Horticulturist Rob Barbor resigning from post as city’s floral guru

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City horticulturist Rob Barbor with some of the 800 pounds of potatoes they city grew and donated to the Parish House in November 2018.

BUCKHANNON – One might say hometown horticulturists like Upshur County native Rob Barbor don’t exactly grow on trees.

But searching for a new horticulturist is exactly what the City of Buckhannon is preparing to do after Barbor, who has been employed as the city’s horticulturist for the past seven years, recently announced his resignation.

Approving Barbor’s resignation is listed on the agenda of council’s regular meeting at 7 p.m. July 18 in City Hall. Upshur County born and raised, Barbor has made Buckhannon famous for its flowers across the state of West Virginia over the past several years.

In his resignation letter, Barbor said his last day will be July 26 and informed council he is transitioning out of the public sector to accept a position in the private sector.

“This position has provided me the opportunity to utilize my education while earning valuable experience,” Barbor wrote of his seven-year tenure with the city. “I feel quite fortunate to have been employed by my hometown and have always expressed this pride through my work.”

Although mayor David McCauley said he plans to deliver a more detailed statement at council’s meeting Thursday, he said Tuesday he has mixed emotions about Barbor’s resignation.

“Anytime we lose an employee of Rob Barbor’s talents, it’s a double-edged sword, our collective reaction to it, because we are sad for our organization to lose such an important player, but we are happy when better opportunities are accorded someone that’s close to us as they take on their next life’s challenge,” the mayor said.

Councilman and photographer Robbie Skinner, whose photos often feature Barbor’s colorful floral arrangements in downtown Buckhannon, said earlier this week he was deeply saddened to learn of Barbor’s departure, saying the city horticulturist has done an outstanding job throughout his tenure.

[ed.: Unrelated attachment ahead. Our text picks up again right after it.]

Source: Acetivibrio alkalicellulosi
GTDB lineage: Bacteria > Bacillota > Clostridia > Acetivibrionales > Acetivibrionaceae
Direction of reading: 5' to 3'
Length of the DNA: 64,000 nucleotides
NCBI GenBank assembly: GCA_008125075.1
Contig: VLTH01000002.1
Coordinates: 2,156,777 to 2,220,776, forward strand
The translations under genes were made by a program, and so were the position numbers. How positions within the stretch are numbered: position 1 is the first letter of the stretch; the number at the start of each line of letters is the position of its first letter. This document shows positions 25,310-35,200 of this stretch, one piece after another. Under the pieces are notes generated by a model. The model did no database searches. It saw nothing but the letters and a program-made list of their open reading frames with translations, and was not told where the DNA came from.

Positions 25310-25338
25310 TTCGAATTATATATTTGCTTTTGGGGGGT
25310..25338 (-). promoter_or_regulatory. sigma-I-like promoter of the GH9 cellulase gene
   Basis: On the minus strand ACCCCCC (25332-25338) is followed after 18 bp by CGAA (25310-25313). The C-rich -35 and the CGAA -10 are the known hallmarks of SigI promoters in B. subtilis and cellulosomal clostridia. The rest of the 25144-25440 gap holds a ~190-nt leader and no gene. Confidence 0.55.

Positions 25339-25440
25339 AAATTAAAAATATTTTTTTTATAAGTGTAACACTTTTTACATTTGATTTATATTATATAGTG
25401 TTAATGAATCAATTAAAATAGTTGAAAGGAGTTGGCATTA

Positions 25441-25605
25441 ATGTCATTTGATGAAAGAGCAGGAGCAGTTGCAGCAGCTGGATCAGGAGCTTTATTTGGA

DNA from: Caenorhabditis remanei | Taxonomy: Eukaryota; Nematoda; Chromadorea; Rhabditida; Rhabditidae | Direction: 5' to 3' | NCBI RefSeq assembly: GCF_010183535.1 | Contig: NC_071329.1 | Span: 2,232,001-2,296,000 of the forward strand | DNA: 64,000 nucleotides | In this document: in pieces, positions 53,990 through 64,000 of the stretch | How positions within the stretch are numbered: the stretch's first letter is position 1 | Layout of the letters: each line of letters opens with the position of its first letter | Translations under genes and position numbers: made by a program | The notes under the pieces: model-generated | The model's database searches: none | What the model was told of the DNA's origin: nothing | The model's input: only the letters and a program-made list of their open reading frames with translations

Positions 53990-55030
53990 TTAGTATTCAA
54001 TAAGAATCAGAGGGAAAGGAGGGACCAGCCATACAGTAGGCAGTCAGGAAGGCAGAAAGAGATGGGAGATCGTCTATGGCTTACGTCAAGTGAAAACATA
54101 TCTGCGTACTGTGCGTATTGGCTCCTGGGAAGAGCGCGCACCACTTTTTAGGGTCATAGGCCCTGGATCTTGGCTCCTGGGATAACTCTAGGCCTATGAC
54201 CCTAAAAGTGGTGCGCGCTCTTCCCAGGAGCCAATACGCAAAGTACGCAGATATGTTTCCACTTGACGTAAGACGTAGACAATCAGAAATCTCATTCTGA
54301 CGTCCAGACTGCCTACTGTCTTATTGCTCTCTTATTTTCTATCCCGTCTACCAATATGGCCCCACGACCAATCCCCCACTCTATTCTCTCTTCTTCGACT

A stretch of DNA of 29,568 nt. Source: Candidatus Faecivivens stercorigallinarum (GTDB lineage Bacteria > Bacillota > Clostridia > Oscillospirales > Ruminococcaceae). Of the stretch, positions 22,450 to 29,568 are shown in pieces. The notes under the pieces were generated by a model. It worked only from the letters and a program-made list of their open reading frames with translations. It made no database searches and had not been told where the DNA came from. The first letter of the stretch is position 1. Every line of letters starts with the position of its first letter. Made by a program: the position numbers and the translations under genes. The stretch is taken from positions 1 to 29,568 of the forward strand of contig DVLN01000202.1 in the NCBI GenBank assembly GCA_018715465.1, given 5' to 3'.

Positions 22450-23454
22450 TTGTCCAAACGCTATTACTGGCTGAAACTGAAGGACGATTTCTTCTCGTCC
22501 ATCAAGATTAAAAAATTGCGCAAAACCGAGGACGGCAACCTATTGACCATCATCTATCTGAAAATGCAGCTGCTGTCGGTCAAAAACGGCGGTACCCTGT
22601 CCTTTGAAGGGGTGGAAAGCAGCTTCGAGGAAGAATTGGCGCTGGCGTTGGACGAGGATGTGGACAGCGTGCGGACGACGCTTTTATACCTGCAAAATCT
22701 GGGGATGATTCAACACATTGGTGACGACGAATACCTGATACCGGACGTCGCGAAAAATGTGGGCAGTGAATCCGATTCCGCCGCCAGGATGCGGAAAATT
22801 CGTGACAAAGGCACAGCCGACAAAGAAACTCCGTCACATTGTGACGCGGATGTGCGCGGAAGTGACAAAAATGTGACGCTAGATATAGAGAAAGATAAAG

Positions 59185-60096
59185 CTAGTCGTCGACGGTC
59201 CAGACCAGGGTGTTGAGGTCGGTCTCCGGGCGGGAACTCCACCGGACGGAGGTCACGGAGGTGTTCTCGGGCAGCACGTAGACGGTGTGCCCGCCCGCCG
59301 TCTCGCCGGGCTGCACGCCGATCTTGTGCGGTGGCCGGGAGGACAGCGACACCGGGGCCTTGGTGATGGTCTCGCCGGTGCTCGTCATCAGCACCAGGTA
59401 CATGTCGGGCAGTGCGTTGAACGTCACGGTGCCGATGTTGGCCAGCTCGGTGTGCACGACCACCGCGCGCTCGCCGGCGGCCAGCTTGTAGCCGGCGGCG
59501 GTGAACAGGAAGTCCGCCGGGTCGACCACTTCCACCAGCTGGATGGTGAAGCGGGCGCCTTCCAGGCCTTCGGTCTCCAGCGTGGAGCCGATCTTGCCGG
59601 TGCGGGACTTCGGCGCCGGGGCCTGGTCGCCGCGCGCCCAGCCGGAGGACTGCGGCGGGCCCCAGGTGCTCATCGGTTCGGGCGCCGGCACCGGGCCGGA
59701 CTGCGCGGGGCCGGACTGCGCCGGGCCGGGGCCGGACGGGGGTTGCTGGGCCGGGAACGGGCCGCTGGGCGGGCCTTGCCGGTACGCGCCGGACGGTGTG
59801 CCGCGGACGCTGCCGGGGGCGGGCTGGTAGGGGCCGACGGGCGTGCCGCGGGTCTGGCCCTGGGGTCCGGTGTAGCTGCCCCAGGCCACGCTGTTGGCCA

“He has undoubtedly played a huge role in beautifying our downtown, parks, river trail and streets,” Skinner said. “Our citizens and visitors alike remark daily how beautiful our town is during the spring and summer months.”

Buckhannon’s vividly colored, iconic flowers blooming at the Riverwalk by West Virginia Wesleyan College in 2018.

“The pride he took in his work for our hometown will be tough to match, but that same work ethic will provide great success in his future endeavors,” Skinner added.

Councilman CJ Rylands, also the executive director of Create Buckhannon, said Barbor, “has moved us a lot farther down the path than we would be without someone of his vision and energy.

“I think he’s done a fantastic job of expanding [the flower program and city’s green or environmentally-friendly initiatives], and he’s given it that professional touch,” Rylands said. “I think he’s taken it to a point, and he wants to move on, so we need to find someone who can continue us on this path of green initiatives and getting a lot of people involved in that.”

For his part, Barbor said there’s so many projects he’s engineered and guided to fruition over the past seven years, that it’s hard to choose just one that stands out above the others. That being said, he did mention the planting of fruit-bearing trees – apple trees and pear trees – in North Buckhannon Riverfront Park as one of the coolest tasks he’s undertaken as city horticulturist.

“I planted a lot of trees,” he said Wednesday. “They’ll be there long after I’m gone bearing fruit, so I guess, in a way, it’s kind of my legacy.”

Barbor said he’s thoroughly enjoyed creating a visual appealing community – especially since he’s grown up here.

“The ability to be able to express yourself creatively through floral displays is something I really liked,” he said. “I’ve just really enjoyed making Buckhannon beautiful and having people appreciate how beautiful it is, and I’m grateful for this opportunity I’ve had with the city.”

City councilwoman Pam Bucklew said she’ll miss Barbor — especially looking forward to the blossoming of his handiwork every spring and summer.

“Every where you go in this state, someone always comments on how beautiful our flowers and our downtown looks,” Bucklew said. “It will be hard to fill his shoes. I’ve always looked forward to each season what he would bring to our town.”

Although council has not yet approved the advertisement for a new city horticulturist, the item’s on the docket for its Thursday meeting. City officials hope to make an announcement about who will fill that post at their first meeting in September.